Just over two weeks after taking office, Mexican President Enrique Peña Nieto announced a new security strategy for the country that will see the creation of a new and controversial gendarmerie force, but that on closer inspection appears to vary little from that employed by his predecessor.
On December 17, Peña Nieto, outlined his administration’s strategy for curbing crime in Mexico over the coming years, one which would be based on six principal initiatives. Among these was the announcement that Mexico would receive a new National Gendarmerie force comprised of 10,000 agents.
Peña Nieto declared during his presidential campaign that he would attempt to create a gendarmerie force that could count on up to 40,000 officials. This figure was not alluded to during his announcement, nor was a timeframe for when the new force would come into effect. The military will continue to be utilized in a citizen security role until the gendarmerie is ready, reported Reuters.
An advisor for Peña Nieto, who spoke to the LA Times on the condition of anonymity, stated that part of gendarmerie would be made up of former federal police officers who will lose their jobs as part of the institutional shake up. They added that the force would be primarily responsible for carrying out security patrols while the federal police would focus efforts on investigations.
Under the changes, 15 new federal police units will be created to tackle crimes such as extortion and kidnapping. Meanwhile, as part of the new government’s attempts to centralize public security apparatuses -- something which includes the elimination of the Secretariat of Public Security (SSP) and bringing the federal police under the control of the Interior Ministry -- five regional centers will be set up across Mexico to coordinate crime fighting activities.
The president declared that the overall strategy would be focused on crime prevention rather than being reactionary like his predecessor’s was. Interior Minister Miguel Angel Osorio Chong delivered a stinging critique of former president Felipe Calderon’s policies, pointing to rises in kidnappings and extortion and stating, “financial resources dedicated to security have more than doubled but unfortunately crime has increased,” reported the Associated Press.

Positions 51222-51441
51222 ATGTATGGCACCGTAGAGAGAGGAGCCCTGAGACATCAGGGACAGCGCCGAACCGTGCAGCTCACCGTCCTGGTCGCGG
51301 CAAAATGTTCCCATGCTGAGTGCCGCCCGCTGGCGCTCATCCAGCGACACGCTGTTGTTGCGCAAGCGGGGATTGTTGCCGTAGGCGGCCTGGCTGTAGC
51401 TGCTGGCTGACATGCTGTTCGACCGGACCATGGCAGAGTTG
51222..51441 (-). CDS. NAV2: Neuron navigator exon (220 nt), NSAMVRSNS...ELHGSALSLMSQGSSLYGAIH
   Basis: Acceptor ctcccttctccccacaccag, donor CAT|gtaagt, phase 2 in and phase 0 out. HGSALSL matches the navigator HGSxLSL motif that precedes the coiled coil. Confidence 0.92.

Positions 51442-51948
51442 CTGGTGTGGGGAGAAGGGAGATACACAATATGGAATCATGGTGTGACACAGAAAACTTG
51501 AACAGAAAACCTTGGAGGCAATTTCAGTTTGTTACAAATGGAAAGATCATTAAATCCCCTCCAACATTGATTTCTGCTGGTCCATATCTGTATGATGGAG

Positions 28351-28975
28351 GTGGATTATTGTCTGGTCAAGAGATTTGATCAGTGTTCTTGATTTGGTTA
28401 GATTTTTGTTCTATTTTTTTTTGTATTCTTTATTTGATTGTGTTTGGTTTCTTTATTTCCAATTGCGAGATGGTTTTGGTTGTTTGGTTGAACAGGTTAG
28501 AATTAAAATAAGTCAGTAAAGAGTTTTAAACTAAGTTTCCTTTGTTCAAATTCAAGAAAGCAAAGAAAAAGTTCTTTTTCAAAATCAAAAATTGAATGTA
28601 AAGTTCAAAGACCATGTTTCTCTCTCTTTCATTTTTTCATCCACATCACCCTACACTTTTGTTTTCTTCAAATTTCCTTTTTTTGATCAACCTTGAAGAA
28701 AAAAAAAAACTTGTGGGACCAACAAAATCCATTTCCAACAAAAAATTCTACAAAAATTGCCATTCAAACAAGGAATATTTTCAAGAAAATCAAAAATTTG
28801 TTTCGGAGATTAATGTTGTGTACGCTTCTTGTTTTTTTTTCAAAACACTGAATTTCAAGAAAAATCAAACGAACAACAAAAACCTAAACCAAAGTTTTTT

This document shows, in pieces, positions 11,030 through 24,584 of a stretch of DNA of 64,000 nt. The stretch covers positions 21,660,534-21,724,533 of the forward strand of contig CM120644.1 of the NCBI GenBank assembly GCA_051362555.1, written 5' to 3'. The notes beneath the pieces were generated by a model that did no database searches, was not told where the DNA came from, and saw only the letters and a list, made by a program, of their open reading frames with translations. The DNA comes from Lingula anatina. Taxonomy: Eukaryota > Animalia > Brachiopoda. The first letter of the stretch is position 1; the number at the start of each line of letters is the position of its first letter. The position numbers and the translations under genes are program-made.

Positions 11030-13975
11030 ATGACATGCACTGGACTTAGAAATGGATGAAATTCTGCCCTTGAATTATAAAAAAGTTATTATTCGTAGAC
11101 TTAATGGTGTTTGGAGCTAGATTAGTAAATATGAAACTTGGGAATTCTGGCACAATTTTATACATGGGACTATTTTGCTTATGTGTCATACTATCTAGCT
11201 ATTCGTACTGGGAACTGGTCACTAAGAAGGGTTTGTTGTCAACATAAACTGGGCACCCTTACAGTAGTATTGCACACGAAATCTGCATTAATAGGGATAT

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The announcement that Mexico will indeed see the creation of a gendarmerie is somewhat controversial. In a recent op-ed, analyst Alejandro Hope* argued that creating such a force was verging on being redundant. What's more, not only is the idea of a gendarmerie archaic, its existence alongside Mexico's federal police force could bring the two institutions into conflict with one another since the gendarmerie would essentially carry out the same functions as the federal police. Therefore, Hope stated, the government would be better served focusing attention on strengthening and reforming the federal police rather than installing an entirely new force with the same role.
For all the emphasis made by the new government on making a break with the past security strategy, there may be more continuity than change. For one, the military will remain on the streets, continuing a key tenet of Calderon's strategy. As Milenio journalist Carlos Puig also points out, loose concepts such as "planning" and "evaluating state policy" are hardly revolutionary ideas, yet they serve as two of the six pillars of Peña Nieto's security strategy. True, the new government may be placing more emphasis on tackling key crimes such as kidnapping and extortion as opposed to employing Calderon's "kingpin strategy." But, as Hope told the Associated Press, there is "a lot of continuity despite the implicit and explicit criticism [of Calderon's government] that was made."
One of the more interesting developments to look out for now will be where the government focuses its strategy in the first few months of its inception. When Calderon took office in 2006, he made the state of Michoacan a focus point from the outset, with the first deployment of troops being sent there. Based on the current dynamics in Mexico's violence, Torreon and Acapulco would be unsurprising candidates for a security surge.
*Hope is a member of InSight Crime's Board of Directors.